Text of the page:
Tired of the FANGs? Given that we created the name "FANG" five years ago, it does grate on me that we've become endless devotees as they have grown more and more expensive, something that happens when your stock goes up and up and up without any news.
That's why I was so thrilled today to interview the anti-FANG -- Ed Wachenheim -- at CNBC's Delivering Alpha conference Wednesday. Because Ed is about finding value in this market, and he's finding a ton of it that no one seems to be looking for (or at). He's got a list of the least-sexy stocks in the market, a list that outs the lie to the idea that there's nothing cheap in this market.
I want you to write these ideas down, because Ed has an amazing long-term track record -- one that says individual, rigorous stockpickers can indeed leave the hallowed averages in the dust.
First, top of mind, Ed likes the just-reported Citigroup (C) and Goldman Sachs (GS) . Now, Ed's not a flipper. He believes in a two- to three-year time horizon. And over that time period, he foresees the possibility of a dramatic revaluation of these two financials. He believes that investors will come to their senses and start paying dramatically more for these companies' fantastic investment-banking abilities.
That means that given Goldman's earnings power, he thinks this $230 stock could almost double or even more and still not be expensive. The key is that Goldman will start to be recognized as a consistent earnings grower.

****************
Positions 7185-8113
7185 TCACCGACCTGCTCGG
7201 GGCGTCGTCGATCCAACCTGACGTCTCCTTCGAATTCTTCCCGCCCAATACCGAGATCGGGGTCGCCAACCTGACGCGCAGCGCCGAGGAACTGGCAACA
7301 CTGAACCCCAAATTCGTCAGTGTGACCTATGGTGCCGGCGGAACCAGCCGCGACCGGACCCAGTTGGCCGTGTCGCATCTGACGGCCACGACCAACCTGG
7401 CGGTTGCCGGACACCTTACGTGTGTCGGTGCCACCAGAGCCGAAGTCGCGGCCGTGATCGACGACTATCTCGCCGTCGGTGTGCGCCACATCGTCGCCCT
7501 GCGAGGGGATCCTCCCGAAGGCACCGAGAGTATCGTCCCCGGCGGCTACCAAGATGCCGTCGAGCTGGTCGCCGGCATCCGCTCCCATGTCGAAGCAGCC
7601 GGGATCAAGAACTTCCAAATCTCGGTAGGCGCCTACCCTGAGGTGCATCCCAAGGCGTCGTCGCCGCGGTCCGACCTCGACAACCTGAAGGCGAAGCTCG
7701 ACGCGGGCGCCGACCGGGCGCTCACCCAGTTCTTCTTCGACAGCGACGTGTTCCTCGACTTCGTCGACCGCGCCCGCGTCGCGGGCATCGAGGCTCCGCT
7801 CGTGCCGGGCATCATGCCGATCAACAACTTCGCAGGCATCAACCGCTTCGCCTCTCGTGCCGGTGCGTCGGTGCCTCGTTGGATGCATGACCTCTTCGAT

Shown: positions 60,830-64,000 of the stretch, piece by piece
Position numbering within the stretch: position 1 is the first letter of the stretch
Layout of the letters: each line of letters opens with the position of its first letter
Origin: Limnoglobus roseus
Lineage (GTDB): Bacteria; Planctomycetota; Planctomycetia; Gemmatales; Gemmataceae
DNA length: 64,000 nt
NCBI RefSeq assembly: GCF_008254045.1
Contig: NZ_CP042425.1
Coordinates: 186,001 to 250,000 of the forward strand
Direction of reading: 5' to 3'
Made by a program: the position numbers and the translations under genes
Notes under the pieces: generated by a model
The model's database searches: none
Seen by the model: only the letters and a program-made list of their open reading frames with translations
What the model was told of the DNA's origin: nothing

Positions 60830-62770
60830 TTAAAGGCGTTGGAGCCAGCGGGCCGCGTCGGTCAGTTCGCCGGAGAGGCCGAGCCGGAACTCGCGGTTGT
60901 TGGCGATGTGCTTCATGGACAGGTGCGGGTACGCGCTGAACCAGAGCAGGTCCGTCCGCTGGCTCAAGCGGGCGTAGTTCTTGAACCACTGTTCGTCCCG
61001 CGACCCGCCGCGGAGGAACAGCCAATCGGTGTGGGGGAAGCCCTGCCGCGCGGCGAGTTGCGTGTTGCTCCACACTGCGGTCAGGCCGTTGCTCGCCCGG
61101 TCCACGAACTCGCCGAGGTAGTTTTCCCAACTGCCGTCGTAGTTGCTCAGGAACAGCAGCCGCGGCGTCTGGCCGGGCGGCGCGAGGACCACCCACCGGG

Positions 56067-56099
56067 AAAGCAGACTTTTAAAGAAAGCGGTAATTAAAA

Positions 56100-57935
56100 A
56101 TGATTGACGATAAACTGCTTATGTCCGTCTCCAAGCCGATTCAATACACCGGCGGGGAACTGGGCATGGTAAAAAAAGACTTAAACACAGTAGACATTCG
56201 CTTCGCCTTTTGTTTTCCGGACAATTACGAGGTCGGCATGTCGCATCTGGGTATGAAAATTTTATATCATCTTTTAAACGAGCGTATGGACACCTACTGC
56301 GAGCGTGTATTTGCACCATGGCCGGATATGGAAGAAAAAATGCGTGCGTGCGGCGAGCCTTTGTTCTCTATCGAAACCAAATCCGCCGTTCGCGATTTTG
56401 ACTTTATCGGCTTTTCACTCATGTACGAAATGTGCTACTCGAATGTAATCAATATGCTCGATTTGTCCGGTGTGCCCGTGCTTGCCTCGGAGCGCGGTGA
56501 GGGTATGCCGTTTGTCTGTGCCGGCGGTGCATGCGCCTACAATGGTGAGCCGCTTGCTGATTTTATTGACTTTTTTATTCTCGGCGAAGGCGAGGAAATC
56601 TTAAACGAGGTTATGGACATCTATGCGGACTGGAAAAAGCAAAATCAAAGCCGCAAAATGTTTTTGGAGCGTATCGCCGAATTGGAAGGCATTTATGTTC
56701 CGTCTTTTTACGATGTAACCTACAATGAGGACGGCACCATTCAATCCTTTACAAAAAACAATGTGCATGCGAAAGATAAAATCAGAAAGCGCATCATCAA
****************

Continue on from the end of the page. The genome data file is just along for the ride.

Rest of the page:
Ed is even more bullish on Citigroup if it keeps buying back 10% of its stock each year. He thinks that Citigroup's buyback could shrink the share count so much and its business could be so strong that this $70 stock could be worth $130.
Ed also thinks that the homebuilders are valued like the old days, where they binged on land and always got too aggressive at the top. Now he sees an "asset-light" model developing, where they husband the cash and return it to shareholders and not just roll the dice on land.
But Ed saved his best expositions for the autos -- or more accurately, the truck makers. He said that General Motors (GM) could earn as much as $8 a share, and given that these companies historically sell for 16 times earnings, that means this $39-and-change stock should be a triple.
Best for last? Ford (F) . Ed says that after years of trying to be all things to all people in every continent, Ford has now pulled back and wants to be profitable everywhere, even if that means shuttering some countries and dropping the sedans that cost so much and make so little (if anything at all).
If Ford did that -- and he thinks it will -- the company can earn $2.50 and trade up to $30. Ford currently pays a 5.5% dividend yield and sells at $11. To me, that's the definition of cheap.
In fact, all of these stocks are so cheap that they put the lie to the notion that there's no real value in this market, as this panoply covers three very big industries.
So, whenever you wring your hands in disdain that the FANGs are all that matters, I need you to recall this common-sense money manager who's beaten so many of those featured today. And he's done it with the likes of autos, housing and banks --three of the market's most out-of-favor groups.